He will wake at around 6am and sometimes climbs into our bed for a cuddle before dozing for another hour. Some mornings he is awake a little earlier, at around 5am, but again dozes until it is time to get up. And on rare mornings he wakes up at about 6am and he doesn’t need to doze, so we get up.

But gone are the 4.30am-5.30am regular starts to our day.

Also gone are the two hours spent settling him every night, with one of us having to stay in his bedroom until he finally fell asleep at gone 10pm.

Gone, too, are the night wakings, often up to three or four times between going to sleep at around 10.15pm and starting the following day at 5am.

What we have now is something that, just a few months ago, was unimaginable.

Last August, Oscar was nine years old, a month away from his ASC diagnosis and had never slept the night through. He had always needed us with him to settle. He had always woken throughout the night. And very often he was awake for the day before sunrise.

And then we embarked on a Cerebra sleep programme with the lovely Sarah Coldrey, who visited us and gave sound advice about Oscar’s bedtime routine (we had a routine in place so we just needed to tweak it!), a plan to follow for settling and managing night wakings and, most importantly, the inspiration for us to succeed.

Sarah explained how what seemed like the unachievable was, in fact, quite achievable – slowly.

All we had to do was follow the plan. We were in it for the long haul, not expecting this to be a quick fix. But, just three months after starting the sleep programme, we were seeing results.

Our gradual withdrawal from Oscar’s bedroom as he settled turned out to be easier than we had ever thought possible. We’d previously attempted something similar but had given up because we had, in hindsight, expected progress to be much quicker.

This time we took baby steps – and they worked.

Oscar is now functioning much better during the day. He says he is ‘not as grumpy’ – positive proof that a good night’s sleep is good for everyone!

Thanks Cerebra, thanks Sarah!”

If you’d like some help from our Sleep Service you can find out more here.

Sleep and Head Banging

Child crying in a cotHead banging is just one of the issues that our Sleep Practitioners can help families with. It’s a difficult behaviour to eradicate because it generally happens while the child is sleeping. Often it’s only possible to manage the behaviour rather than being able to remove it entirely.

Often it’s the noise that the child makes while head banging that’s the problem, especially for the rest of the family.

Some strategies that may help include introducing a different sensory input, like white noise music for example. Also, if a child is banging their head against the wall, you could consider moving their bed away from the wall. Or, if your child is banging on the bed frame or head board, consider putting the mattress directly on the floor and removing the frame or board.

Sarah Coldrey, our Sleep Practitioner for the South West recently worked with a family who had a child who was head banging on his mattress. He wouldn’t use a pillow and, because his parent’s room was just next door, it was making enough noise to disturb the their sleep. Sarah recommended changing to a memory foam mattress or topper, with the hope that the mattress would be softer and potentially reduce the noise.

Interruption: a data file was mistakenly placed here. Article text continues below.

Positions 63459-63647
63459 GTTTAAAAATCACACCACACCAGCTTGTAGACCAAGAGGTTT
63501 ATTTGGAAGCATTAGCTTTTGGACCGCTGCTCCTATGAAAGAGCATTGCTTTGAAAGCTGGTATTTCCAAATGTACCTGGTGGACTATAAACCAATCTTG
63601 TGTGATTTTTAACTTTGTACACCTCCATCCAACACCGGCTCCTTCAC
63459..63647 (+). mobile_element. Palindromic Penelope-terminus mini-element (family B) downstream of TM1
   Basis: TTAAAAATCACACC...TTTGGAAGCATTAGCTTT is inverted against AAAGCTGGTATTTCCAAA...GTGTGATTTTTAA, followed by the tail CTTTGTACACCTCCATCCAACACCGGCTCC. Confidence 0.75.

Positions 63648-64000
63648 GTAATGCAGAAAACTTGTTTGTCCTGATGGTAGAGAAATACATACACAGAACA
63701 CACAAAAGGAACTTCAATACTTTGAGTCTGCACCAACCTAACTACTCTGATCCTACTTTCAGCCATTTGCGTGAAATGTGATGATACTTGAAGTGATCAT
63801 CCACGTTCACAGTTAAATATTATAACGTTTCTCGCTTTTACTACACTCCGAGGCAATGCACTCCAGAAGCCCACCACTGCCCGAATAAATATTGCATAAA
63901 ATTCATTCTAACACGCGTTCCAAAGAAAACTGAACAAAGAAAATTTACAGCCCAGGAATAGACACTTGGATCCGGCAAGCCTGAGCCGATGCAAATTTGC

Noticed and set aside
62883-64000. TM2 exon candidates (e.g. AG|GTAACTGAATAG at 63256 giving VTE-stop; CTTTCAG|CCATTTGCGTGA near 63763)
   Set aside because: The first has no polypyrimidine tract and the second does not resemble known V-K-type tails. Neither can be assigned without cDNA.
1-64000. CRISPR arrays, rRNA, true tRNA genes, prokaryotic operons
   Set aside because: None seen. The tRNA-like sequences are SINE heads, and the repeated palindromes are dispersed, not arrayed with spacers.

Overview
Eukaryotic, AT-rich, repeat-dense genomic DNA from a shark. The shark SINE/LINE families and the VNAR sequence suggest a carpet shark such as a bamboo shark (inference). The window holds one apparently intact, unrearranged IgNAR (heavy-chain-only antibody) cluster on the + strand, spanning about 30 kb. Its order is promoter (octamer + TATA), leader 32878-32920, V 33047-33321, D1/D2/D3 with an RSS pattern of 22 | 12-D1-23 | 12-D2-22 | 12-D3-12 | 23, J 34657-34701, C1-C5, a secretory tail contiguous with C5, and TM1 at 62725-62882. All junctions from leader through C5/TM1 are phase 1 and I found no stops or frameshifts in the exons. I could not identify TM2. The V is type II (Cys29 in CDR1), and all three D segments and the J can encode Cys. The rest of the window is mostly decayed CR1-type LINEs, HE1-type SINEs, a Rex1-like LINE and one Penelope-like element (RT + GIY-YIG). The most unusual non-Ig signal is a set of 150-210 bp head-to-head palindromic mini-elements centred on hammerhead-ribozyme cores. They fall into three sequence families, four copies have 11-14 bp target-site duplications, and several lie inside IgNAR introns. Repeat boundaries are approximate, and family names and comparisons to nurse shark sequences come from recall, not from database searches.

A few weeks later, the family told Sarah that they had purchased a memory foam mattress straight away and they had not heard their son head banging since.

Find out more about our Sleep Service and contact us for advice.

Teenage Sleep

sleeping-boy-1024x683Back in 2015, Sarah Coldrey, our Sleep Practitioner in the South West met with the Hunter family from Brixham.

The Hunters have three children and their eldest son, who has ADHD was having sleep issues. The fifteen year old wasn’t falling asleep until 5am most days and was missing a lot of school.

She recommended a technique called Chronotherapy which involves altering bedtimes each night. Instead of moving the bedtime backwards gradually as you would with young children, which takes a long time to do and isn’t as successful in older children, you move it forwards by a few hours each day.

Here is an example of how the times can be moved:

1st night: sleep at 4 a.m., wake at 12 midday

2nd night: sleep at 7 a.m., wake at 3 p.m.

3rd night: sleep at 10 a.m., wake at 6 p.m.

4th night: sleep at 1 p.m., wake at 9 p.m.

5th night: sleep at 4 p.m., wake at 12 p.m.

6th night: sleep at 7 p.m., wake at 3 a.m.

7th night: sleep at 10 p.m., wake at 6 a.m.

Sarah was reluctant to suggest this technique initially because of the need to monitor the times closely and consistently. However, the family were willing to try anything that could have a positive effect on their son, who had exams coming up.

Sarah followed up with the family a couple of weeks later and was delighted to hear that the technique had been successful and the teenager had been sleeping from 10pm-6am everyday for a week and had not missed school for a whole week, which was the first time in a long time.

Fast forward to eighteen months later and the now seventeen year old teenager is still sleeping well. He currently sleeps from 11pm-7am and has slept well since the programme was introduced. He goes to college now and doesn’t miss classes.

When Sarah caught up with the family she was delighted to hear that the family have still been experiencing success from implementing the programme. Lee, the father plans to implement the same plan with their younger son who also has ADHD and struggles to settle. Lee said he would definitely recommend the technique for children that aren’t falling asleep until the early hours and also commented that the programme gave him chance to spend time and bond with his son.

Find out more about our Sleep Service and contact us for advice.